Today (10-04-14) I was informed by a local digger that area buyers have stopped buying altogether or only offering very low ginseng root prices in Kingston, AR. If you have news from your area, please leave a comment. The word from one of our local buyers is that there’s been a flood of roots to the market, likely due to the Appalachian Outlaws show prompting more digging than ever before. The protests in Hong Kong have also played a part.

New Update: Someone told me they sold roots to a buyer in Harrison, AR for around $400-500/lb on 10/25.

2.7

 

  • prices range from 600.00 to 750.00 Lb dry wild Seng in Ohio (10/11/14)
  • Iowa – fresh ginseng root $220/lb
  • Kentucky – dried ginseng root $700/lb (roots legally procured in Arkansas, at least, should not already be dry…)
  • Arkansas, Harrison – $550/lb on 9/25 – no longer buying at all 10/1 (market bottomed out) 10/25 – buying again $400-500/lb

If you’re a buyer and want to list your contact info in the comments, feel free to do that as well. If you happen to be a merchant in China who wants to post information from your end of the world, please do. Translate to English before posting if possible.

ginseng look alikes
Get this laminated guide to help you identify ginseng.

 

I’ve moved the comments from my old blog over to this one and appended them here because I didn’t think they’d carry over when I moved the blog:

22 thoughts on “2014 Ginseng Root Prices”

  1. Ray Carter
    I’m new at hunting ginseng ,Being my first year . I live in eastern Iowa .So my question is 220 a lb. for Iowa ginseng and Kentucky is getting 700 lbs???????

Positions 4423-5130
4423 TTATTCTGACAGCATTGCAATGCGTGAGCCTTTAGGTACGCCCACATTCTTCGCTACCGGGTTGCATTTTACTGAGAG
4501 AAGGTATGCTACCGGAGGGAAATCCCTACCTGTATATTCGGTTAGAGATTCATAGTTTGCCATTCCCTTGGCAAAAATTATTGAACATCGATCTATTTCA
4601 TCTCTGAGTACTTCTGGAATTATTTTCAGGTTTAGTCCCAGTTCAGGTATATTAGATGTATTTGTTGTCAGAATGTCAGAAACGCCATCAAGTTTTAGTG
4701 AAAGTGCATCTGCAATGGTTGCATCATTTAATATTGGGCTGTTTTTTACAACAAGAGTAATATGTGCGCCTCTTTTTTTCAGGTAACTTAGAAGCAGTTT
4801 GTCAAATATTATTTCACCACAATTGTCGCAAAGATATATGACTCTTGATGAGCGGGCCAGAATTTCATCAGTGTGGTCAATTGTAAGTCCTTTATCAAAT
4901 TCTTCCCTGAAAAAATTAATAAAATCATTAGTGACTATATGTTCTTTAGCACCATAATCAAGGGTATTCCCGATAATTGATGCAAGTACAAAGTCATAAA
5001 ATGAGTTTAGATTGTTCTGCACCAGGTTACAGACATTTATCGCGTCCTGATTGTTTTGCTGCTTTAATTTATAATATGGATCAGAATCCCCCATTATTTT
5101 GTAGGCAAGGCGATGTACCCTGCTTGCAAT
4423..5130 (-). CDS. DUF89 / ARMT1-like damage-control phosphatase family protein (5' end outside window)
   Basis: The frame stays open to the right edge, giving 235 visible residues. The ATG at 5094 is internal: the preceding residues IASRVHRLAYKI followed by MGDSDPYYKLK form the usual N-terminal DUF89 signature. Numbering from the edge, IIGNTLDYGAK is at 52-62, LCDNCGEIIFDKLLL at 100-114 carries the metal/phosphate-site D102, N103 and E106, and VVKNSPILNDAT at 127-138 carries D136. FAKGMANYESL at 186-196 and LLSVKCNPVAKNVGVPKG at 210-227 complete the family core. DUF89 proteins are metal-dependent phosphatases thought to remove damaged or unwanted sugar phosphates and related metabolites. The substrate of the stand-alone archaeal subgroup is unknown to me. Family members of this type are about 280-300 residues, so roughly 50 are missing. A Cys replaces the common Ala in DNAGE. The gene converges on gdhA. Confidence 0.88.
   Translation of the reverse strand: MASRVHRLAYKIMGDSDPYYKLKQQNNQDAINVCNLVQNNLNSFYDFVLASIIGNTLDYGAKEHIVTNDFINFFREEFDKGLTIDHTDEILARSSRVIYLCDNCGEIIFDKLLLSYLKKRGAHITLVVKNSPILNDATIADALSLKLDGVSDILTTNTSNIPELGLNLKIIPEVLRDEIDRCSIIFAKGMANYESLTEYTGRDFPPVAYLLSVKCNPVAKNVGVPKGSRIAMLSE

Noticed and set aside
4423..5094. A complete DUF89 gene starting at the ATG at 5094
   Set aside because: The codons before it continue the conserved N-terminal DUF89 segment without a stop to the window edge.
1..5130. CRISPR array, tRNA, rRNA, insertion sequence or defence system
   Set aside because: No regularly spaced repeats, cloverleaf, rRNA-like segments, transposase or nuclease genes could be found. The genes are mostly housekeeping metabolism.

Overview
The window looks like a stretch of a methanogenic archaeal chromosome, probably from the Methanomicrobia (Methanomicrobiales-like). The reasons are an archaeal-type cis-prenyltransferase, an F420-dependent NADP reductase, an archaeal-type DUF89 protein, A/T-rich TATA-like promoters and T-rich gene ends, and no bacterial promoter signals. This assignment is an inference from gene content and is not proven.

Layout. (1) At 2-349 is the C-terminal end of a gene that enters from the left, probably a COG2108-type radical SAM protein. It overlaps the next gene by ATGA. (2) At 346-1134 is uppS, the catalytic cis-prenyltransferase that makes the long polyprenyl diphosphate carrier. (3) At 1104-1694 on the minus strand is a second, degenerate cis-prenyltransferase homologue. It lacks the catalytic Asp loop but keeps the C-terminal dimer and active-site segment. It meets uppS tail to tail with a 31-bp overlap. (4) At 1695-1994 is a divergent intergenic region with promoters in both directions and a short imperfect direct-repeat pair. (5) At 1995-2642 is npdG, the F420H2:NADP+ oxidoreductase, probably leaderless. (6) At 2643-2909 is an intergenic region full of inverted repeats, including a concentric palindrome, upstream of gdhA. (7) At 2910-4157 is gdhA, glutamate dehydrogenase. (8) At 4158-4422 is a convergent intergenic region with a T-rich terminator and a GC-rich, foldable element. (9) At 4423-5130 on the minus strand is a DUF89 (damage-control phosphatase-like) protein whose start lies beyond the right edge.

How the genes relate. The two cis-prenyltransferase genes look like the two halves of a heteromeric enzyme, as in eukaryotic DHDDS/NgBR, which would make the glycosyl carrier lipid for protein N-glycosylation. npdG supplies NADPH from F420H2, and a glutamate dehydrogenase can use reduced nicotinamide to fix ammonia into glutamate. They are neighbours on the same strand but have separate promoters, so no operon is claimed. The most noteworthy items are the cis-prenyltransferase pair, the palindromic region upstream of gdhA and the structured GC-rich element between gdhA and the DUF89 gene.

1. Madison WoodsPost author
    Ray, I think I’d ask around with some other buyers within the state. Here in Arkansas prices started around $500 and they generally go up before end of buying season. Prices vary, too, based on the quality of the root and whether the price is for dry or fresh. Fresh brings about 2/3 lower, I believe.
  1. Ray Carter
    Thanks Madison for your help,Seems all buyers have different prices.
  • TNA Wild Ginseng Co
    Hello ALL,We are still buying ginseng from Bethlehem PA.Here is our current prices:
    –Wild Ginseng (dried)…$700 to $900 Per LB…10-40 Years Old …Neck: 1–3 Inches
    (Each pound of ginseng contains about 20-30% of bulby roots. The average length of neck is 2 inches )–Wild Ginseng (dried)…$900 to $1100 Per LB…10-40 Years Old …Neck: 2 inches or longer.
    (the average weight of each ginseng is about 2 grams and each pound of ginseng should contain about 200 roots)–Wild Ginseng (green)…$200 to $350 Per LB…10-40 Years Old…Neck: 1–4 Inches
    (Note: DO NOT wash the green root, once washed they will go bad)Thank you
    TNA Wild Ginseng

 

  1. Madison WoodsPost author
    Thank you for that update. I’m sure you’ll get some replies!
  • Melissa
    wish you were in Ohio cause your prices look good. 600-750.00 here… Maybe I should hold off , but then again prices could drop. It’s a chance we take cause ya never know about these markets. Hope ya have a Great Season

 

  1. gerri
    Who buys in western PA? Looking for a legal buyer.
  • Peter
    Hi,Im in the market to buy some ginseng roots. Please email me what you have. Thanks

 

  1. Ray Carter
    I have seven lbs. not dry yet,Very large and old roots has never been hunted around these parts. Will be selling local unless find better deal. Must be a legal sell.
  1. Peter